This first video is about exploding a dead whale on the beaches of Oregon in 1970 and how they went from one large sticking mass to multiple dispersed pieces of sticking whale. This video was said to represent the mishandling of the Corona Virus outbreak. Not sure the analogy is there but it’s too late, I’ve already seen the video.
The next video is about a naive girl from Kansas who gets seduced by a ner-do-well who buys an underground missile silo in rural Kansas and opens up THE largest LSD lab in the world.
Godzilla is on lockdown like everyone else, though come to think of it , Godzilla has never been infected by any of the nasty things circulating in this world. I mean he is a tough SOB so that fits. Anyway he ventured out to our garden the other day - even met Duke which went well
Sir Stirling Craufurd Moss, OBE (17 September 1929 – 12 April 2020) was a British Formula One racing driver. An inductee into the International Motorsports Hall of Fame, he won 212 of the 529 races he entered across several categories of competition and has been described as “the greatest driver never to win the World Championship”. In a seven-year span between 1955 and 1961 Moss finished as championship runner-up four times and in third place the other three times.
What have I really accomplished during this time of COVID quarantine?
- Finished ‘Collosus’ about the building of the Hover Dam. A big book but well worth the read
- Reading ‘Rabid’ , a historical look at Rabies - cuz’ Rabies is far worse, scarier than COVID
- Will be reading ‘The Plague’ by Camus just because
- Learned that Pat Metheny, Joni Mitchell and Jaco Pastorius once played in concert together - I did not see that comming
- Learned that Levon Helm and Robbie Robertson hated each other because RR owed Helm lots of money for record and recording credits and apparently never paid him. Not good Mr. R!
- Pat Metheny is only 9 days older than me! Both of us are Leo’s . He has talent and I don’t. I will always be appreciative that Al, my brother introduced me to PM.
-Entered two photo contests
- Hiked with Vicki - some of the treks were pretty steep and then I reflect on where I was about a year ago after heart surgery and I’m blown away by were I am. Like the old joke ’ My doctor told me to walk 5 miles and day….after two weeks I was 70 miles from home!!’
-Spent 3 days trying to get an obviously sick raccoon to leave our premises and learned that Wheat Ridge Animal Control are fuckin’ worthless
-Really geeky stuff like remotely controlling my small Raspberry Pi computer from the Mac. This is for the eventual weather station for the backyard.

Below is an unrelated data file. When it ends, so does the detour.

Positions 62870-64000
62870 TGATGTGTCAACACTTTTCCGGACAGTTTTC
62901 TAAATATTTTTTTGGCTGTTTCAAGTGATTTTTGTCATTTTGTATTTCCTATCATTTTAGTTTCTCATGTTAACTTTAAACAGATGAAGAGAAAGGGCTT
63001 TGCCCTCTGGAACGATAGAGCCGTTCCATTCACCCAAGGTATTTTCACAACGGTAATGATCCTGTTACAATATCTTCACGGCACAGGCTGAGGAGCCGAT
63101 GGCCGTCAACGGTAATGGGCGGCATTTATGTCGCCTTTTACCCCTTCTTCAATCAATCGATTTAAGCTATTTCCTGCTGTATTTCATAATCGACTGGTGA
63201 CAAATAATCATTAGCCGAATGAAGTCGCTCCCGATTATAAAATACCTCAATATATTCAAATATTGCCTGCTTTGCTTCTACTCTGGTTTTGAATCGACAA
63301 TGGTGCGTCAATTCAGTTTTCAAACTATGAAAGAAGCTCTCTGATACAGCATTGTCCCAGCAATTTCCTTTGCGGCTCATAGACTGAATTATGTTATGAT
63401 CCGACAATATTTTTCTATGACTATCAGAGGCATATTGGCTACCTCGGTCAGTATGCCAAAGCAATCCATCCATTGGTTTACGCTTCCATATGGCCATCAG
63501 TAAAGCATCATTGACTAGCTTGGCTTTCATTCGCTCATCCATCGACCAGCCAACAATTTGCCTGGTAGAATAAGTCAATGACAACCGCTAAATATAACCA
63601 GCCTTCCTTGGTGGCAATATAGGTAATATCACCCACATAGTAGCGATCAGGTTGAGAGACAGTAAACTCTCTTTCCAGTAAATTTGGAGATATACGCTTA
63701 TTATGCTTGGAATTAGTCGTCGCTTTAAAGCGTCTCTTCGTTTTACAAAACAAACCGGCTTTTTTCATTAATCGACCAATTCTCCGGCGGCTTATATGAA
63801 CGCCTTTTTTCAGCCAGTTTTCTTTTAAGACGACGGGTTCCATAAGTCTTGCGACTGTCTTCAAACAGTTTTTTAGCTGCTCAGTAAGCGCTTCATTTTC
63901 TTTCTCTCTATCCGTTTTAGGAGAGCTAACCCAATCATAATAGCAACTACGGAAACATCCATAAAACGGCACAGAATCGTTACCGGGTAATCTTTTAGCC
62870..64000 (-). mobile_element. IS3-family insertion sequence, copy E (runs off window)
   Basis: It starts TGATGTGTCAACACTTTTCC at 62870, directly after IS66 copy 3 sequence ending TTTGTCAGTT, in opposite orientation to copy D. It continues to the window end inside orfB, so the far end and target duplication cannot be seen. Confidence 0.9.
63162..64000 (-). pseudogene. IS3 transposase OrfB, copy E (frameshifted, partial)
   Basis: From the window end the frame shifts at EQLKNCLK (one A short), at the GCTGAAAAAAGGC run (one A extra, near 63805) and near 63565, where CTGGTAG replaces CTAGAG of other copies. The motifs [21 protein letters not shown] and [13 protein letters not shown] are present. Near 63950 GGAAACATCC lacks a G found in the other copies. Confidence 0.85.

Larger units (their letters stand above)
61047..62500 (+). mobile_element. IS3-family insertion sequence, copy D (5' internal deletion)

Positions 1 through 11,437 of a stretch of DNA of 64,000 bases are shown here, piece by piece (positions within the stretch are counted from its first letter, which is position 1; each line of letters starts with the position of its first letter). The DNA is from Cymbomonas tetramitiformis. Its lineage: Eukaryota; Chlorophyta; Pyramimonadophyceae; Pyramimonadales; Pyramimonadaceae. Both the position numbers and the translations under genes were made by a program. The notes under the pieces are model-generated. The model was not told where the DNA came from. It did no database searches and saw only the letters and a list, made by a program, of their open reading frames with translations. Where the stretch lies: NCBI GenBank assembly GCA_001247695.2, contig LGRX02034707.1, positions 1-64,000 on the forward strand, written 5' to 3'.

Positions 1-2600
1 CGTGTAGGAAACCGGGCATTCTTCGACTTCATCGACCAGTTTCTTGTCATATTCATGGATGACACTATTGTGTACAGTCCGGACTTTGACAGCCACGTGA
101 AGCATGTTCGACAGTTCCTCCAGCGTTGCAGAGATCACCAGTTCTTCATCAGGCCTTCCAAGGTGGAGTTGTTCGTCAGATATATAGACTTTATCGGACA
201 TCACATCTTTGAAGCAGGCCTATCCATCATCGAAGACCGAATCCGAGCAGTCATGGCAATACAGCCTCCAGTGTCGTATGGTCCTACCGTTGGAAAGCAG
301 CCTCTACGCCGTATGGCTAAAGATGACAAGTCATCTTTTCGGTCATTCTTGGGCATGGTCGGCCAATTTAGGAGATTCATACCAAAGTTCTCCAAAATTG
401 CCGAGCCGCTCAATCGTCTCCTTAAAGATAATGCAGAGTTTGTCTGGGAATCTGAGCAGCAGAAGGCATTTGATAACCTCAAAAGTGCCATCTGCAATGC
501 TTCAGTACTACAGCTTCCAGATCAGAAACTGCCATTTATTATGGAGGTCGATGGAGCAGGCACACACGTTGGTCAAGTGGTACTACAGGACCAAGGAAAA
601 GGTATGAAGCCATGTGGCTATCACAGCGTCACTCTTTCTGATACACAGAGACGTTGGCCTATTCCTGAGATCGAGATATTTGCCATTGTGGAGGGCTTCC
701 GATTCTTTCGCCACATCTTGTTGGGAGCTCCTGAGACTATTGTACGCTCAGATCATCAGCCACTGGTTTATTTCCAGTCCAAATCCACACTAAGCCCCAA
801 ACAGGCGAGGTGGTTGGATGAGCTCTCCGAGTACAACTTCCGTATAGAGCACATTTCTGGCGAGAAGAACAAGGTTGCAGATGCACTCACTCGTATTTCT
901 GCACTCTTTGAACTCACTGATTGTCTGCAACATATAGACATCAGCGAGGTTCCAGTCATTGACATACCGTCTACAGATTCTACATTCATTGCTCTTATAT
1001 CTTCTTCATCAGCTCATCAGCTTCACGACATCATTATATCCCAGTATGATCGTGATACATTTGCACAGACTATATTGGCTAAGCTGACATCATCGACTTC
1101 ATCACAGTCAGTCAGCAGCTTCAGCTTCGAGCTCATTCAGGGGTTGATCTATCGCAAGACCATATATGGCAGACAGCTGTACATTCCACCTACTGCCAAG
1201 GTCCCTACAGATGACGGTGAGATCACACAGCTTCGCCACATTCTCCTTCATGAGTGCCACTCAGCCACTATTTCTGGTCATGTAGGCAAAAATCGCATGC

So I stumbled on two things today that relate to each other. The first was I was cleaning out a photography bin when I ran across some old negatives from Dad - they were mostly pictures of us kids when we were little. Then I was informed by the internets that today was National Siblings Day so I had to quickly scan and get these photos out to my siblings, my kids , etc
The trip we took yesterday included shooting 120 Rollei InfraRed 400. I used to shoot Kodak High Speed IR in BW and even shot the Aerochrome version years ago. Neither one of these products are available. Reading the forums it appeared that only the Rollei version was what I’d be looking for. A rangefinder is the only way to shoot this stuff because you need to use a virtually opaque R72 IR filter. Can’t really do that with an SLR. Fortunately I have the Bronica RF 645. There were some exposing mishaps ( all my fault) but basically shot it using the sunny 16 rule with ISO of 12. Which gave F/4 @ 1/250 second. Developed in HC110B for 8.75 minutes. There was a fair amount of fogging on the edges. Will have to really load this almost in the dark.
Our goal was to drive up I-76 East and go to Pawnee National Grasslands and take pictures. We took both Porsches to give them exercise which they need on a regular basis. We got within 30 minutes of the place when we ran out of pavement - we don’t take the P cars on gravel roads. Turn around we did but we did have a nice time driving. Nothing in the COVID prohibitions mentions NOT driving and when you live in the west , your places of recreation require you to drive. I brought my mask and alcohol wipes in case they were needed. The shot of the gas station in Orchid, Colorado was from my Pixel 3 phone. I was also shooting 645 Infrared. Will post those photos if any come out. We stopped at the big dairy farm in Roggen, Colorado for the Porsche picture. This is the facility that Tim Baker runs.
After the day I’ve had - I decided to open up the Long Branch Bourbon. Produced by Wild Turkey in consultation with Matthew Macconaghey. Done with Mesquite wood - Has a different than ‘normal’ bourbon taste and at 86 proof it’s not hard to drink ( not gulp please)
I know this is morbid but with COVID controlling our lives it felt appropriate to put together a playlist. Not just any playlist but one that would surely rouse me out of my coma if I were to be on a ventilator. I will send this to my sister who is a former ICU nurse - she will surely get it. No her name is not Shirley!
#1 with a Bullet. September by Earth Wind and Fire - two versions take your pick
#2 Cantaloop - a Jazz standard done by many. This version is a hip-hop version. The video really makes this song sweet!
#3 - Good Vibrations - Beach Boy Classic but done by others - this version selected because of the audio